At the center of Chekhov Lizardbrain
(through January 17 at CSV Cultural Center
for the Under the Radar Festival
) is the assertion that "Memory is not like a film." The meaning of that pronouncement is immediately clear: A memory is not an exact replica of the events that occurred; memory cannot be replayed for anyone else, and the memory is only as lucid as the person capturing it. But can a memory be like a play, where the proscenium calls for the suspension of disbelief anyway? Philadelphia's Pig Iron Theater Company
seems to think so, or at least makes a case (with amazing success) that a play can represent both reality and a memory at the same time. Chekhov Lizardbrain
is a detailed blueprint of the paranoia stemming from the question that, if the memories that have comprised a life are what makes a man and those memories are skewed or destroyed, does that man still exist?
The memories in question belong to Dimitri Dimitrovich (played by a totally schizoid James Sugg, who won an Obie
for the role when it was performed in Philadelphia), a human collage suffering from varying degrees of mental illness. He moves across the stage looking at his feet and wringing his hands, alternately addressing the audience with presence and strength and then devolving into mumbled murmurs, grunts and stutters. Dimitri's alter ego, the aptly named Chekhov Lizardbrain, acts as master of ceremonies, setting up the action in the "menagerie of human possibility." His ice cold voice of reason inside Dimitri's head solidifies the sense that one is following a carefully controlled trajectory into the cerebral environment of a neurologically crippled man. Sugg's ability to switch between the two characters is flawless; from Dimitri's whiny Rain Man
-esque chatter, and the deep, chin tucked in, reptile-like rumble of Chekhov Lizardbrain (one expects a large tongue to dart from Sugg's mouth at any moment, as his angled posture and twitching fingers channel the slow and staccato movements of an iguana), it becomes hard to tell if they are actually being played by the same actor. Essentially, Dimitri is afraid of his memories—"Your memories are out to get you Dimitri..." Lizardbrain says—and it seems that without the help of Lizardbrain
he has no hope of making sense of them or assembling them into a discernible order. There are delightful moments when Chekhov Lizardbrain won't appear and Dimitri is left to fend for himself. At such moments his memories take on the form of a Victorian-era Russian melodrama, and the other players dress up in top hats, white long-johns and fake curly mustaches.
These other players, the three brothers selling the house, are no less talented in their interpretations of Dimitri's memory. Nikolai (played by Dito van Reigersberg, a dead ringer for Freddy Mercury
) moves about the stage with an eloquent and refined confidence, gently urging Dimitri this way and that, furthering the notion that he has lost control of his memories and they in turn have gained control of him. A dark purple cave behind the red curtain at the back of the stage (resembling a reptiles gullet and spelunker's paradise simultaneously) becomes the space from which the characters and memories emerge then disappear into again. Dimitri is pushed into the cave by his memories and he becomes lost in his own mind, calling out into the darkness for Chekhov Lizardbrain to save him. When Chekhov Lizardbrain does appear, he calms everything down, in his deadpan, droll voice, and the audience is given a glimpse into what actually has occurred. The contrast between the fin de sciècle costumes (a definite nod, amongst others, to the play's namesake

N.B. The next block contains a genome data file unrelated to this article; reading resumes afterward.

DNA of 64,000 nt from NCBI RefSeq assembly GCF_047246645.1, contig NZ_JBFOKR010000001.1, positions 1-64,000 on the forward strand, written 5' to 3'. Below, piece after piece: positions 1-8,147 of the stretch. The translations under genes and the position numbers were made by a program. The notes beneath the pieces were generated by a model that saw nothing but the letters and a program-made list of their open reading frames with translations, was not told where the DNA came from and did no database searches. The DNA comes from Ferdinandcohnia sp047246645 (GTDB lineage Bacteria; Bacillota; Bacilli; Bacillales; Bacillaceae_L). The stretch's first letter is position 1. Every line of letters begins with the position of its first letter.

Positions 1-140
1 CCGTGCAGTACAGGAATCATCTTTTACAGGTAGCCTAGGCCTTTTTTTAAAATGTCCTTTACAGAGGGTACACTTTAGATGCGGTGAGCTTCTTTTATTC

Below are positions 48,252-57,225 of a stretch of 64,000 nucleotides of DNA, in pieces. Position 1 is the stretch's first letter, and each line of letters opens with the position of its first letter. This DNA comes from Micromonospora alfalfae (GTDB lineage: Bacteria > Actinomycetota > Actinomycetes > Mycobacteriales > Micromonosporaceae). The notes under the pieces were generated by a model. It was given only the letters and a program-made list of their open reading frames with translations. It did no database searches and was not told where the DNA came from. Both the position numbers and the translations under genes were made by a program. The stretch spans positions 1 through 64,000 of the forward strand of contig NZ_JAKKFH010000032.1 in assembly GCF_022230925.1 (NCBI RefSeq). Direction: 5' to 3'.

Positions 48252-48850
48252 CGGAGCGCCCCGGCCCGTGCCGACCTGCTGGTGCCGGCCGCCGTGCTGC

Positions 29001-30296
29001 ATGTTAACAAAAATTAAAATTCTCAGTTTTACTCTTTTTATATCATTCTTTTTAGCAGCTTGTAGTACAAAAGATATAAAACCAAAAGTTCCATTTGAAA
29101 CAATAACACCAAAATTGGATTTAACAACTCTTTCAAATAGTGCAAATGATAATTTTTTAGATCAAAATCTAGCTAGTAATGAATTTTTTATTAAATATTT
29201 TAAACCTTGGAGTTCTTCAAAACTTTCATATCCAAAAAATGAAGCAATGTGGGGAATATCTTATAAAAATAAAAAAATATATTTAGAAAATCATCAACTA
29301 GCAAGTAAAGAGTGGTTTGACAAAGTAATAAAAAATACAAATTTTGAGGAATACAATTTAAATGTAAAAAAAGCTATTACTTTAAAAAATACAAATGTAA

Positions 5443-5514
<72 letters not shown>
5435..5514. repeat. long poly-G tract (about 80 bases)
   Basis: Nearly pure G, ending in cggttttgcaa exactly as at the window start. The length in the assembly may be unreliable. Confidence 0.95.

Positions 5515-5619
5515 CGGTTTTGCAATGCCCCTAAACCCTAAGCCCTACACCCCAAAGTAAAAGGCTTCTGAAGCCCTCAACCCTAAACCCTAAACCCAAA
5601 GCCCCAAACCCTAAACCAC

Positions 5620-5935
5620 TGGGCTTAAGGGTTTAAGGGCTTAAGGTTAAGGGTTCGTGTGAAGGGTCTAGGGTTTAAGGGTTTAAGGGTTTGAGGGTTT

) with rowdy Russian dancing and romping, and the contemporary moment in the lives of the three brothers as their mother dies and they must sell their childhood home, articulates compellingly the notion that memory is inconsistent and unreliable, especially in the hands of a man like Dimitri. He is utterly alone and begins to conflate the brothers' grief with his own memories of childhood—essentially stealing their memories for his own. At the end of the play one is uncertain if Dimitri actually knew the brothers in their youth, or if he has merely recreated his memory to represent it as such. Can memories be owned, like a house?
The allegorical representation of memory as the house becomes the clearest way of categorizing what is happening before us. Dimitri has no memory of his own and so wishes to purchase the house and, in so doing, the memories that accompany it. In a bizarre way Chekhov Lizardbrain is Dimitri's only anchor to reality; without the MC in his mind, he is nothing. Like the celluloid of a film, without proper care and over time, memory can deteriorate and corrode. It is at this point, when our brains try to fill in the moth-eaten holes, that memory changes and continues to change until we've either created a fantasy world of imagined happiness, or a nightmare of unending misunderstanding. Despite Dimitri's purchase of the house, he does not acquire the people who inhabited it, or their memories, and like his own original memories, the house falls into disrepair. Dimitri forgets whether he's cleaned the gutters, and is unable to turn the heat back on because he can't remember if he payed the bill. At this pace, he may soon cease to exist altogether. The Pig Iron company is aware of the fact that the only record of their own performance here is the memory of the audience, and much like Dimitri—who has been charged with the upkeep of the house—perhaps they have charged us with the memory of their production. One can't help but wonder if the players of Pig Iron think that we are up to the task.
(photo credit: Pig Iron Theater Company)